What do they have in common?

These plants all have something in common other than being residents at the Leach Botanical Garden.  Can you discover what it is?

Botanic name: Achlys triphylla
Common name: vanilla leaf
Family: Berberidaceae

This fascinating plant sends out three-lobed, fan-shaped leaflets early in the spring, which later fill in to create a quite dense carpet on the woodland floor.  They do flower – sending up a spike of tiny white flowers. In the autumn the the leaves die back leaving a lacy network of veins. The dried foliage emits the scent of vanilla, and is sometimes dried and used as a scented sachet in the home.

Botanic name: Epimedium x versicolor ‘sulphureum’
Common name: barrenwort
Family: Berberidaceae

Unlike many of it more woody relatives, this is an herbaceous plant that stays low to the ground generally up to about 12”.  Red stems with a spray of light yellow flowers appear amid a mound of green foliage which may have a red flush in  spring.  The green leaves remain evergreen in warmer climates. You can find Barrenwort along the trails between the upper garden and the Manor House.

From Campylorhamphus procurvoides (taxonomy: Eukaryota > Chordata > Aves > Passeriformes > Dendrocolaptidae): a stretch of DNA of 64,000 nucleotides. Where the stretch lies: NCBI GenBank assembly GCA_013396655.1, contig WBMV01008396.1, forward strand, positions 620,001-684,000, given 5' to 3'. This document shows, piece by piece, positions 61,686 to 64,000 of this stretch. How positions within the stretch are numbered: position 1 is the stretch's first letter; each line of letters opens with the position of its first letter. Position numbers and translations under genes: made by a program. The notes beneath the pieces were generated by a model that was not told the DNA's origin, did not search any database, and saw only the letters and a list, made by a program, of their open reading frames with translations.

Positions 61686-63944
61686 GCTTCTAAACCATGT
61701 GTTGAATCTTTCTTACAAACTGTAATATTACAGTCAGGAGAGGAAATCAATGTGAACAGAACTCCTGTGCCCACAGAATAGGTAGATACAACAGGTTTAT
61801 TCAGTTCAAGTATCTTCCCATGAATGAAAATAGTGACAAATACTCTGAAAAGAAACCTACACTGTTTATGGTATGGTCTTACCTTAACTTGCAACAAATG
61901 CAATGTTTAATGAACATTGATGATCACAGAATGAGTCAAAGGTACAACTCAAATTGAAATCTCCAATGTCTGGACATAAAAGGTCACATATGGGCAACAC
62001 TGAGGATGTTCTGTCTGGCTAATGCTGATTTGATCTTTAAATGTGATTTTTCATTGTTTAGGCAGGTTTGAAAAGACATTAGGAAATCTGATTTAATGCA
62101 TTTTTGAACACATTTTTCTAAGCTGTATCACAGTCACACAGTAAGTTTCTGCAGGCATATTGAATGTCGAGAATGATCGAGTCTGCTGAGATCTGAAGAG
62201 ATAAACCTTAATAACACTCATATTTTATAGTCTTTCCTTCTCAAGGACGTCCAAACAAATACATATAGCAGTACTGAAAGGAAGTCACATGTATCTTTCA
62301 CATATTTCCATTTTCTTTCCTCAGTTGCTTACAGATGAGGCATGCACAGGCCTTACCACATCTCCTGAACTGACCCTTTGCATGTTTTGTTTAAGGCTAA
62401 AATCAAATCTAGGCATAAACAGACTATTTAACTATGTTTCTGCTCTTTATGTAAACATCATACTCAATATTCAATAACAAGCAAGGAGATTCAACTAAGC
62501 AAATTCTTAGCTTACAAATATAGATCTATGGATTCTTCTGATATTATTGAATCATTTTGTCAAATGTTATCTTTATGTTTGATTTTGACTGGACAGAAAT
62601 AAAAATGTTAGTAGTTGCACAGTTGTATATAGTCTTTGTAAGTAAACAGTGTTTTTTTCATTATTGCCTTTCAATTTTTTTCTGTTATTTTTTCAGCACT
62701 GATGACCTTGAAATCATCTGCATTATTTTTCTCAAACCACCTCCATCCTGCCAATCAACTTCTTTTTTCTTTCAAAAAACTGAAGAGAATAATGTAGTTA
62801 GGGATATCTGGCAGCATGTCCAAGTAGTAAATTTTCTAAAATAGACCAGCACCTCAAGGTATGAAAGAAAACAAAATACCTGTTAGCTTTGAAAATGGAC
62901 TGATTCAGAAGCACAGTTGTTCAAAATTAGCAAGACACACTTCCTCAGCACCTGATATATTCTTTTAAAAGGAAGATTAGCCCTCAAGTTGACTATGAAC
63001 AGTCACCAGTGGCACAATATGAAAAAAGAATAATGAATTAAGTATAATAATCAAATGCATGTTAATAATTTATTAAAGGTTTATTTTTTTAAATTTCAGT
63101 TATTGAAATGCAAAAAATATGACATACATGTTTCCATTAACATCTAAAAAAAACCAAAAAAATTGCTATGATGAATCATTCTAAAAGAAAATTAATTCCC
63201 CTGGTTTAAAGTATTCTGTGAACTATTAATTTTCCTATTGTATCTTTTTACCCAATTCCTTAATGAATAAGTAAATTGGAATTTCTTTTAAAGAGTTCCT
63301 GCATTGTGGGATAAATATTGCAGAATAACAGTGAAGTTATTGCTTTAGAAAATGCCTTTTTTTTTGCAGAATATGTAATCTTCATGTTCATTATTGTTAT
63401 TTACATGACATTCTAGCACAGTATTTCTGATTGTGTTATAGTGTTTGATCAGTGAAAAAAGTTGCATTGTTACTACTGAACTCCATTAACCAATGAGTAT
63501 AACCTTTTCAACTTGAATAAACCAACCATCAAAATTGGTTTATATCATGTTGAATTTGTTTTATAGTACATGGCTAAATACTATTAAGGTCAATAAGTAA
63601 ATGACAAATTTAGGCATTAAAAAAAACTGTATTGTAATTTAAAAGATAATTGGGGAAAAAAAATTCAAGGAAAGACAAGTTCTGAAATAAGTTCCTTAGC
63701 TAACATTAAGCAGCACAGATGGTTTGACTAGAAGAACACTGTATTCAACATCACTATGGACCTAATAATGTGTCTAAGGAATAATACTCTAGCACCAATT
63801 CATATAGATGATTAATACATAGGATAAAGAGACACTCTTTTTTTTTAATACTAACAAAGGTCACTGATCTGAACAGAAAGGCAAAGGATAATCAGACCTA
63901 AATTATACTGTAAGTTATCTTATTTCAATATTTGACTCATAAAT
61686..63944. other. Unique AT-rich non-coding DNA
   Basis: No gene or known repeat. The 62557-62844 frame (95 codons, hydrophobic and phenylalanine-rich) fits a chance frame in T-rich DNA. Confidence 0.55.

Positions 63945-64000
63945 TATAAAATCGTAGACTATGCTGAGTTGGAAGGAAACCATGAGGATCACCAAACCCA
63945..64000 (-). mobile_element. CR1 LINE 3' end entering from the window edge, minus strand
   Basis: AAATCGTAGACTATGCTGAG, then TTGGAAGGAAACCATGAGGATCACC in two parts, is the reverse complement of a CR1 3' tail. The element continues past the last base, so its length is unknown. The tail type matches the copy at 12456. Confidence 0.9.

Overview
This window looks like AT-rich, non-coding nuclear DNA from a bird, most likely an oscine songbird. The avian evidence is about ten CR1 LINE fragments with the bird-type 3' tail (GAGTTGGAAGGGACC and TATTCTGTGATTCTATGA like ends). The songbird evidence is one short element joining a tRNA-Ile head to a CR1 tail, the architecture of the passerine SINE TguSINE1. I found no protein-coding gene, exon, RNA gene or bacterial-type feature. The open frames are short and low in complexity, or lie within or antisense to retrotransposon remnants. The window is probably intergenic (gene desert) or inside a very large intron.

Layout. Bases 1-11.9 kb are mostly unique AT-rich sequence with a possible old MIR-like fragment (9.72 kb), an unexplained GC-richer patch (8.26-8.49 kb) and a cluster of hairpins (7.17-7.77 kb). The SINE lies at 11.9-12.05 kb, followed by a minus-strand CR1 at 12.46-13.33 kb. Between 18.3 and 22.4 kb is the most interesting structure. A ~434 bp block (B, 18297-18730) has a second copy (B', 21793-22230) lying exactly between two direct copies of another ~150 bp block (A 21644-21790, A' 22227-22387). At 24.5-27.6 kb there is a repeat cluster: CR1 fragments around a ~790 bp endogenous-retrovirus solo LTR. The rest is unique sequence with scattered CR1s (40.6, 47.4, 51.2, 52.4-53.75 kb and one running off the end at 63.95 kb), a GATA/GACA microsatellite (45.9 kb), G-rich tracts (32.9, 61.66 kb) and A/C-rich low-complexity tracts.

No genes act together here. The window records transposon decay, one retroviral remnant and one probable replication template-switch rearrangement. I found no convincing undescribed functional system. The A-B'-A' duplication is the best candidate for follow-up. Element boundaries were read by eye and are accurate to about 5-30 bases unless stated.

Botanic name:  Jeffersonia diphylla
Common name: twinleaf
Family: Berberidaceae

In spring this namesake for the third president of the United States sends up stems each containing a single white flower, accompanied by twin leaves resembling a butterfly with its wings spread. The blue-green leaves may have ridged or wavy edges. Look for low-to-the ground clumps of this two-leaved plant along the trails in the hilly area between the upper garden and the Manor House.

Botanic name:  Berberis nervosa
Common name: low-growing Oregon grape
Family: Berberidaceae  

Dwarf Oregon grape is plentiful, and you will readily find it here in the garden. With longer, more densely purple-berried stems and longer holly-like leaves than its relative, Oregon grape (Berberis aquifolium), it is beloved not only by humans as a lower growing shrub, but also by animals and birds who enjoy the berries..  Here’s a rhyme to help you tell this low-growing Oregon grape from it’s taller relative, courtesy of our Volunteer Coordinator, Annie Winn: “Spiny & shiny – aquifolium (taller); matte & flat = nervosa.

Botanic name:  Nandina domestica
Common name: heavenly bamboo
Family: Berberidaceae

The only member of the genus nandina is not actually a bamboo, but is instead a species of flowering evergreen shrub getting up to 7’ tall.  The new leaves in spring are quite showy with their bright pink or red coloring, later changing to green, and then to a red or purple before falling off.  The flowers are white, borne in early summer in conical clusters held well above the foliage, evolving into  bright red berries in winter.  It’s a showpiece throughout the year.  One caveat – it’s highly poisonous – for both cats, animals, and sometimes birds. 

Did you discover the common thread?

​They are all very different members of the Berberidacae family.  (Thanks for playing!)

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